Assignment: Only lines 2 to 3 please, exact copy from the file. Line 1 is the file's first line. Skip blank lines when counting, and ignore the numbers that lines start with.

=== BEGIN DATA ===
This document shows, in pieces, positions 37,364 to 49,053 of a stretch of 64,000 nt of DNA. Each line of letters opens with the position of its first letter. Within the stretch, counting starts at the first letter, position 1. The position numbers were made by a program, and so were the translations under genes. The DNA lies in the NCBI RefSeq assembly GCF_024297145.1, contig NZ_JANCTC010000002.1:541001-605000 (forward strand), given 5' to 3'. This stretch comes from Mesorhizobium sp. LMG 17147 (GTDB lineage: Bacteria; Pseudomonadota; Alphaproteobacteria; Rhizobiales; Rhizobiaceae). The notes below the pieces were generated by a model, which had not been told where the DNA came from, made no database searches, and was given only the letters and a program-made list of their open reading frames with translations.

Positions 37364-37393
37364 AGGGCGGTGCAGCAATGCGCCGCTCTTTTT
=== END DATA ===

Positions 37364-37393
37364 AGGGCGGTGCAGCAATGCGCCGCTCTTTTT